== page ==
The Canadian son of a longshoreman who became a U.S. history professor. The city kid from
Saint John, New Brunswick who built a house by hand in rural Nova Scotia. A southpaw. A
redhead. An exceptionally loving husband, father and grandfather. If you knew him, you know
that he told great stories, watched ALL the sports and loved to drive. His drink: Coke. His
favorite food: candy, all kinds. When he laughed hard, which he did often, he sometimes
pounded the table.
John “Bernie” Cusack was born on February 16, 1933 in St. John, New Brunswick, the third son
of Eddie and Anne Cusack. Bernie was the first in his family to go to college. He attended St.
Francis Xavier University in Antigonish, Nova Scotia, where he earned a degree in Engineering
and, more importantly, met the love of his life, Elizabeth Sears, through her brother John T.
Sears, a fellow student of Bernie’s.
After their marriage, they moved to Boston, a city they have embraced in so many ways for the
past 64 years. After working for a few years as a structural engineer, he made a brave career
pivot into academia and spent the next ten years as a student teacher earning his PhD in
American History at Boston University. By the time he got his degree, he and Elizabeth were
blessed with four children: Fran (“Pancho”), Carrie, John and Jen. Bernie was a popular
professor at Emmanuel College for 30 years and loved it so much he said he sometimes
worried someone would tell him it had all been a mistake and take it away. He also coached
Brighton Little League and volunteered at St. Anthony’s Church in Allston and the
Brighton-Allston Heritage Museum.
While they raised their family in Brighton and Elizabeth worked as a librarian in the Boston
Public Schools, they always returned to Nova Scotia in the summers. For Bernie’s children, it
was a wonderful thing to have their father around all summer long in Lakevale, Nova Scotia. It’s
a place of dear family and friends that meant the world to Bernie.
Before and after retirement, he and Elizabeth saw the world together, visiting and traveling with
their loving family everywhere from Australia to the Yukon, Florence to Paris to Chicago and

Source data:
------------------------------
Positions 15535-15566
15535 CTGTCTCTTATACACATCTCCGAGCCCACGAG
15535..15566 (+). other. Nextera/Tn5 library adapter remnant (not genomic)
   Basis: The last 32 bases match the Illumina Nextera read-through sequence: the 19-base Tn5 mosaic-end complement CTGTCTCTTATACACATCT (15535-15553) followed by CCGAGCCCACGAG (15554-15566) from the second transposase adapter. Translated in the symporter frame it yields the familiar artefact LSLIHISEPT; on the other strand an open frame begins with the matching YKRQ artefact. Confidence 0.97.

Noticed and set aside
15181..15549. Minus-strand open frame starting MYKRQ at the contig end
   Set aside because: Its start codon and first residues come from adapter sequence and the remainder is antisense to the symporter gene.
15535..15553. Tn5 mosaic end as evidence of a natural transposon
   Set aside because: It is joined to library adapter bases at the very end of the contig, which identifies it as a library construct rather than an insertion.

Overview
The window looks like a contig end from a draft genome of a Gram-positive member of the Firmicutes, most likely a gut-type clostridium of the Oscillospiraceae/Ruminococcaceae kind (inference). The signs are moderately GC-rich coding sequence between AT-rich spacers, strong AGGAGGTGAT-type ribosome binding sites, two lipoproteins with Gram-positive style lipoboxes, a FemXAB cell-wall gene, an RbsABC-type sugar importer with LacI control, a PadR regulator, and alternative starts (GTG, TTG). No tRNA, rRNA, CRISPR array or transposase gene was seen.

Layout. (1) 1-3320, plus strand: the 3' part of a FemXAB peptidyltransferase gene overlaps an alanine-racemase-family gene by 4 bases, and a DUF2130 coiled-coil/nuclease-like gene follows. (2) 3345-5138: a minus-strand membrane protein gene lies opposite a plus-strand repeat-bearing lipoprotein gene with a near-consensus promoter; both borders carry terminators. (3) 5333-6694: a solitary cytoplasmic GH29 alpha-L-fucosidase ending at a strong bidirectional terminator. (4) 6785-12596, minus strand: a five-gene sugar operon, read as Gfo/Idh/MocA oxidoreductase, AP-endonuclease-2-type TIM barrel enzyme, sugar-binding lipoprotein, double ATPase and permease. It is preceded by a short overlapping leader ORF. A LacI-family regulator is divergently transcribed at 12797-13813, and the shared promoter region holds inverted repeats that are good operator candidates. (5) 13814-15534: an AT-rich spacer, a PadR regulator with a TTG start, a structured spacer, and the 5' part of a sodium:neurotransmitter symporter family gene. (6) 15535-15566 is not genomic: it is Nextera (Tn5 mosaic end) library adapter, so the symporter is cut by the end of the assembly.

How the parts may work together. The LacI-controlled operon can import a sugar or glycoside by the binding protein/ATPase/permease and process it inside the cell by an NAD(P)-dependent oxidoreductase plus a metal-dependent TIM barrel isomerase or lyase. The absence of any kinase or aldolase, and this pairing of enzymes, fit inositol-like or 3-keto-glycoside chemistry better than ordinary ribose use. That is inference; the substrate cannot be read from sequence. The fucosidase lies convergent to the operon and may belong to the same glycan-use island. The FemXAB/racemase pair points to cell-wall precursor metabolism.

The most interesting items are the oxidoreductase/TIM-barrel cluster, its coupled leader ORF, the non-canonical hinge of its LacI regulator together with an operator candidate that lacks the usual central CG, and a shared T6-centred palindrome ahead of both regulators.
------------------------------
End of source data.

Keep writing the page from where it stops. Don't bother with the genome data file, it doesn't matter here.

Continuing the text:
many places in between. Throughout Bernie’s life, Elizabeth connected him to their large
community of family and friends by hosting so many celebrations, dinners and events. That was
one of the many gifts she gave him. In return, he loved her unconditionally and drove her all
over the U.S. and Canada.
When they weren’t traveling, reading or watching sports, Bernie and Elizabeth were busy loving
their children and their eight very lucky grandchildren: Noah, Geneva, Angus, Tom, Seamus,
Will, Rose and Adelaide. Bernie also leaves his devoted daughters- and sons-in-law Marie
Armstrong, Colleen McGuire, Phoebe Cusack, Dan Cashmore and Mike Baker.
Bernie’s career as a history professor and Elizabeth’s as a school librarian helped to make the
whole family a book family. When you’re reading a really good book, you start to feel sad when
you realize there are only a few pages left. You wonder how the author can end it in a way that
will satisfy you. You wonder what’s going to happen to the characters you’ve grown to love
when you close the cover. Now we’ve come to the end of the book of Bernie. What an incredible
story it’s been for all of us.
Due to the pandemic, funeral services will be private. We look forward to celebrating Bernie’s
life with family and friends as soon as we safely can. If you want to honor Bernie’s memory with
a donation, please consider supporting Emmanuel College’s Emmanuel Fund at
alumni.emmanuel.edu. The family has three proud Emmanuel graduates.